1.6.11 If amenable, please include editor photograph(s).
1.7 Make sure that each of your contributing authors fills out and signs a License to Publish form (go HERE to download that) and place all of those in a sub-folder labelled LTP_Forms.
1.8 Once your folder is prepared, you are ready to send it to us.
1.8.1 Compress the folder containing all the documents into a single ZIP file and check it has the right name (see 1.1).
1.8.2 Upload this file into the dedicated punctum file drop. Do not send us large files by email. We also advise against using “free” services such as Dropbox and WeTransfer, which will keep your files (and your intellectual property) in their clouds indefinitely, and which also leave your work vulnerable to modes of surveillance and mining that you cannot control.
2. On Our House Style
Please see our Style Guide for a full overview.
3. Manuscript Check and Cover Design
3.1 You have sent us the folder containing your completed manuscript. We will check the contents against our submission guidelines, and do a rough check of the contents so we can pick out any major editorial issues, such as related to orthography, referencing style, or organization. This is the first of several checks and edits to your manuscript:
- Post-submission manuscript check: Rough check against guidelines on organization, reference style, orthography;
- Copyediting: Extensive review of the manuscript based on our style guide, attention to argument and references, stylistics issues, potential ESL (English as a second language) issues, global and local composition;
- Review of copyedits: Review by the authors/editors of our copyedits;
- Post-review check: Review of the manuscript after the authors/editors reviewed our copyedits;
- PDF proofing: Review of the draft interior design by the authors/editors with possibility of small corrections;
- Hardcopy proofing: Review of the finalized interior in hardcopy proof form.
3.2 We are dedicated to working closely with authors relative to design issues. Please also keep in mind, however, that punctum has worked very hard to craft and maintain a very distinctive design aesthetic, and we do not want to ever compromise that. So there may be times, for example, when we cannot, or do not want to, work with a cover design idea you have, but we promise to always listen to your ideas and to work with them as much as we can. The bottom line is: we want our book covers to be striking and memorable, and we also want our authors to love the design of their books.
3.3 We will show you draft designs of the cover of your book. We will ask you for your feedback and suggestions.
3.4 You have the right to veto design choices. We also have the right to veto your ideas for design.
3.5 Once we’ve all agreed on the draft design, the design may continue to undergo small tweaks as we prepare for release.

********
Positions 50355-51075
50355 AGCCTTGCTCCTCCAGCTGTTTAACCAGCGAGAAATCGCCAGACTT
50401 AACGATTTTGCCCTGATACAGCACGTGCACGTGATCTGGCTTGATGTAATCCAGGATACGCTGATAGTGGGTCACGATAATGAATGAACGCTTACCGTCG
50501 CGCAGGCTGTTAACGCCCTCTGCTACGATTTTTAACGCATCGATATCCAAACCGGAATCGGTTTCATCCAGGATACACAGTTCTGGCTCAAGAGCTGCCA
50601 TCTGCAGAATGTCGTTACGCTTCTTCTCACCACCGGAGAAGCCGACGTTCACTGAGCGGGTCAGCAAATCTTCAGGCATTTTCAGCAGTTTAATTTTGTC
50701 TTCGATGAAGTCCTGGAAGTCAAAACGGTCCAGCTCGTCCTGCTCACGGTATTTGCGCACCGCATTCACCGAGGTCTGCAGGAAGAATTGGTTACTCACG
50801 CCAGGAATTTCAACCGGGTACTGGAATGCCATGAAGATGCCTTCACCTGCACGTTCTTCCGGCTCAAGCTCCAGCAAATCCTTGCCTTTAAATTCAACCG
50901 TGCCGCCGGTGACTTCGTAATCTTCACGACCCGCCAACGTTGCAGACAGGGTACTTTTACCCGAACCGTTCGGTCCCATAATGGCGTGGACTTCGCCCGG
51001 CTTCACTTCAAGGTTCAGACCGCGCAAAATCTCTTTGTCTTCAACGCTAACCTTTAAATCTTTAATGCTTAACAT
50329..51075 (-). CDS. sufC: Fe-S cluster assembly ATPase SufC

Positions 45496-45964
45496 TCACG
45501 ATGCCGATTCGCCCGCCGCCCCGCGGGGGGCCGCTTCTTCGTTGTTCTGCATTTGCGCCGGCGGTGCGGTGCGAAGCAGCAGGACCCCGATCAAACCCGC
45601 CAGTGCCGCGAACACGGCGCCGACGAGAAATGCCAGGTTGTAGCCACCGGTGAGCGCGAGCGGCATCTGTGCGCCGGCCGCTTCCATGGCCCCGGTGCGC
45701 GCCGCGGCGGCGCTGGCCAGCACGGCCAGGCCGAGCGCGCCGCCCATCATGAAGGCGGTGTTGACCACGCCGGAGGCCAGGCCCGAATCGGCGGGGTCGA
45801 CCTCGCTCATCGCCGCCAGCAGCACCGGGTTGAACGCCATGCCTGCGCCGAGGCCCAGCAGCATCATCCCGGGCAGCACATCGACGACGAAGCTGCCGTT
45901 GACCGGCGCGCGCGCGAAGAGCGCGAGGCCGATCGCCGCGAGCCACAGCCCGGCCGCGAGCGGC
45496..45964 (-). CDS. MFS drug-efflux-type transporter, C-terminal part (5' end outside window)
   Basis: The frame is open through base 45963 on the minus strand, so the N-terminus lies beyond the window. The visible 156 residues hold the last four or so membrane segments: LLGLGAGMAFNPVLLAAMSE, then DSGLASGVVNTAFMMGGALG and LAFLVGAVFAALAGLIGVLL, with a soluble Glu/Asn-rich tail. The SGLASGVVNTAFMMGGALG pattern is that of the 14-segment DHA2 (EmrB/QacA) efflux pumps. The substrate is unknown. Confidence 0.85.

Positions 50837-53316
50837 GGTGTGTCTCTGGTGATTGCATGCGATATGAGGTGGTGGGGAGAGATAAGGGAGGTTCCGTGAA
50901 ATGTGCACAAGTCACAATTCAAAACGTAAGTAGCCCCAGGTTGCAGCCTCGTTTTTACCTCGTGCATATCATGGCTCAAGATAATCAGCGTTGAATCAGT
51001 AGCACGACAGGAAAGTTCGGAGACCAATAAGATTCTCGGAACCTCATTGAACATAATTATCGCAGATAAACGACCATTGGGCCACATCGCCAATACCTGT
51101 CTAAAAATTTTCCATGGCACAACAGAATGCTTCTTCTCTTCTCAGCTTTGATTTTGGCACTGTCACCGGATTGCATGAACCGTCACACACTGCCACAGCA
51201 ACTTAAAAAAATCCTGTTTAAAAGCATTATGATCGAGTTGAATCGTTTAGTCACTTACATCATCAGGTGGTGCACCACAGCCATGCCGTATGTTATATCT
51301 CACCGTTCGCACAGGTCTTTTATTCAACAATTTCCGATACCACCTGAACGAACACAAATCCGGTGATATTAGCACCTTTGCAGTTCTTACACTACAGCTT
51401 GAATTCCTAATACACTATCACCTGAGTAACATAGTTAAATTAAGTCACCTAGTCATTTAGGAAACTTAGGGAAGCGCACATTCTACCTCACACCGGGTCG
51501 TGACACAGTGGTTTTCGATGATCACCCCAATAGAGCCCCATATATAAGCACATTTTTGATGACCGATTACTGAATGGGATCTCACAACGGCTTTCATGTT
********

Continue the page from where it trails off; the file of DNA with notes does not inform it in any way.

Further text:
4.1 Once we have agreed on a cover design a few months will pass as your book works itself up along the queue. About three months before the expected launch date, we start copyediting.
4.2 Depending on the length, style, nature, and format of your book and a whole bunch of other factors, copyediting can take up one to several weeks. We will let you know when we start the process and may email you intermittently with queries. The sooner you respond the faster we can work, but we won't rush.
4.3 You will receive the copyedited files back from us together with verbiage explaining our interventions and changes. Most of them will be track/changed in the document, but certain repetitive errors (such removing UK spelling or inserting Oxford commas) may have been done "silently" to avoid cluttered Word documents.
4.4 The contributing authors have a chance to review all our changes and respond to our queries. Please ask them to do so fastidiuously. When they reject a change, please ask them to include a note as to why. Return the reviewed manuscript to us as a single package (i.e., don't send back individually reviewed chapters).
4.5 We will then check your reviewed manuscript against our edits to make sure nothing has slipped through and all open issues have been attended to. We do all this to avoid multiple rounds of corrections at the proofing stage, when such correcting are much more cumbersome to implement.
4.6 We may get back to you with additional queries, but after that it's time for typesetting.
5.1 Once your book has been typeset, you will receive galley proofs in the form of a PDF. We have a separate page explaining how to proof our PDFs.
5.2 Proofreading is difficult. Everyone involved looks out for errors, but someone should be the primary proofreader. This might be the author or someone the author hires (a research assistant, perhaps). The bottom line is that authors are not always the best proofreaders of their own work (having partly to do with how many times they have read their own writing and are not paying the closest possible attention to every single sentence, etc.). While punctum will of course always be proofreading as the manuscript goes through several production phases, it is imperative that authors carefully review all edited and typeset proofs that we send to them, and if you become weary of reading the manuscript over and over again, please enlist a competent proofreader to help you.
5.3 You will always have another chance to look at the corrected text, until final publication. As opposed to many other, more traditional academic presses, punctum does not limit in advance the number of times an author can review edited and typeset proofs. However, if we feel an author is being excessive with corrections and emendations of typeset proofs, we reserve the right to gently apply the brakes or to request a subvention for the continuation of work on the book.
5.4 Once everything is set and the files are ready to go, they are uploaded to the printer. We review a print proof to ensure there are not any small errors we may have missed previously.
6. Publicity and Promotion